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A Crisis Of Silence

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The Seattle Fire Department, and firefighters everywhere, got a big black eye this weekend when two drunk off duty Seattle firefighters allegedly attacked a couple of homeless people at a downtown memorial statue. One of the victims resorted to pulling out a knife and stabbing one of the attackers in self-defense.  I use the term “allegedly” loosely, as the brazen attack was witnessed by lots of folks leaving a Seattle Sounders game, and their statements are plastered all over the Seattle news.The attackers were supposedly upset that a homeless person was sleeping on the memorial , built in honor of four firefighters who died in the 1995 Mary Pang warehouse fire.  The integrity and reputation of the Seattle Fire Department and its dedicated folks must be protected, and I’m I hope they throw the book at these clowns, and send them packing.

 The department has a lot of work ahead in restoring trust with the community, especially the homeless community.  With that said, curiously I have not yet found an official statement by an official department representative about the assault.  Even though these “fireholligans” were off duty, their public service roles catapulted their actions to the front page of every news organization in Seattle, and should have resulted in a swift and thoughtful department statement. With over 20,000 Twitter followers, I would think the department could have issued a statement that could have helped begin repairing its damaged reputation. But, nope… Not. One. Peep.  Not even on their official Twitter feed (with 20,000 followers).

Back in the day, my department faced a reputation crisis when two of our medics were accused of patient mistreatment.  The accuser went to the Seattle media outlets with their accusations (subsequently determined to be unfounded), and soon the reporters were beating down the door of my office and home.  Instead of hiding behind the HR and Legal weenies, we quickly and aggressively created and distributed a statement containing the following points;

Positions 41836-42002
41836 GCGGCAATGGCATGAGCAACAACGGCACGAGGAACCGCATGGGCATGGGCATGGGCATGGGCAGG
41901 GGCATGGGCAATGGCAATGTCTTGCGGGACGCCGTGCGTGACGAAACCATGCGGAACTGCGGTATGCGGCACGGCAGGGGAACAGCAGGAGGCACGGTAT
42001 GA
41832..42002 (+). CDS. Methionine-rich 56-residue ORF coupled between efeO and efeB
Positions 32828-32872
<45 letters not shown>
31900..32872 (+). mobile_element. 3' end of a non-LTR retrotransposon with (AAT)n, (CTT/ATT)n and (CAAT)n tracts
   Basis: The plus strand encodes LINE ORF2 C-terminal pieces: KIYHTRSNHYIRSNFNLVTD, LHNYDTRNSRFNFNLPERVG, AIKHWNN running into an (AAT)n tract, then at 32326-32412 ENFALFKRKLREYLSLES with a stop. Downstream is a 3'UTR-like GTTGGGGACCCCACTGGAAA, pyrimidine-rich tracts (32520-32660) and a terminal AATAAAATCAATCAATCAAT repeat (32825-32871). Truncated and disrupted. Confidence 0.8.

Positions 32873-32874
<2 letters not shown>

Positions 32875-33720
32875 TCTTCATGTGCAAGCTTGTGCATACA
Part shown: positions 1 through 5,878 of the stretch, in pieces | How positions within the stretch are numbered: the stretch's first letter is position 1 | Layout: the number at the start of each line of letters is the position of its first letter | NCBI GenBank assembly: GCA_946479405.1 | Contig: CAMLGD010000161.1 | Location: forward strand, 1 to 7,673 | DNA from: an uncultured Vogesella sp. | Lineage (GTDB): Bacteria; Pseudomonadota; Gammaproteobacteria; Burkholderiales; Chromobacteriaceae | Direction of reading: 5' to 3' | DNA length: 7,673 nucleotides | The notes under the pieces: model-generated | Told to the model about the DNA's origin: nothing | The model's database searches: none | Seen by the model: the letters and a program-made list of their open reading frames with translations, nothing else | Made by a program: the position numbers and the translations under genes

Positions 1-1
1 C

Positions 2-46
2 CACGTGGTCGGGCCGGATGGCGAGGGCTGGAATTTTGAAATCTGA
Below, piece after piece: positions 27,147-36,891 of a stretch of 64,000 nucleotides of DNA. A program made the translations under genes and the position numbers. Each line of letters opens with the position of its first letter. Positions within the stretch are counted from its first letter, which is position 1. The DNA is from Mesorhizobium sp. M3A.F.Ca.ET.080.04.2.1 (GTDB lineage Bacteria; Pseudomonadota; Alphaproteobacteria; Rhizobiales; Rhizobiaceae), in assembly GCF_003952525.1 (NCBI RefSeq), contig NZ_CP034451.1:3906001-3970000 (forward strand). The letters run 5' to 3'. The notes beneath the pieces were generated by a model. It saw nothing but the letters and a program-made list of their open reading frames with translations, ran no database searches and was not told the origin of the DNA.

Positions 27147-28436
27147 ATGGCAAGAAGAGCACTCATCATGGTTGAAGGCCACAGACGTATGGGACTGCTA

•  We are very sorry for the patient’s medical situation.  It must be very difficult, and none of us would want our family members to go through such an experience.
  • The paramedics involved are highly trained and very experienced.
  • We take this complaint very seriously, and have begun an internal medical quality assurance investigation, spearheaded by our medical director physician.
  •  Patient confidentiality laws prevent us from divulging patient care information, and we respect and protect these rights.
  • We remain concerned for the patient, and hope he/she makes a full and speedy recovery.

 Now, of course we vetted the statement through our legal beagles.  But, we didn’t wait to get their permission before writing it. We wrote it, shoved it in front of them to read, and blasted it out via email/FAX (this was before the age of social media). The sense of urgency was there, and being pragmatic wasn’t an option.

 The City of Seattle and Seattle Fire should have done the same thing, and I hope they get something out soon. Protecting the sacrifice and memory of Lieutenants Kilgor/Shoemaker and Firefighters Terlicker/Brown  shouldn’t be left to thugs.

Update: 7:10 PM I just saw an article of  the Seattle Fire Chief’s press conference held earlier today, apologizing for the actions on the firefighters. It’s a start…

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Comments - Add Yours

  • Jim Peeples

    What is your take on the recent video trend of drinking challenges by off-duty fire service personnel on social media? Is a culture coming out of the closet? Have attitudes changed towards the way the profession is publicly portrayed when not wearing the uniform? What can we expect from the department leadership in their efforts to deal with the off duty behavior and how it reflects back on the fire service?

    • http://chiefb2.wordpress.com chiefb2

      Great point Jim. As long as FF’s identify as such on SM platforms they have a responsibility to not bring into question their, and their fellow FF’s, professionalism. I don’t get the whole challenge thing anyway. Sadly I think things are going to get worse before they get better.

About chiefb2

Retired fire chief,Type 3 AHIMT IC, PIO. Current industrial services safety professional, social media emergency management disciple (no, I'm not a "guru"). Crisis communications consultant. Dad with an open wallet.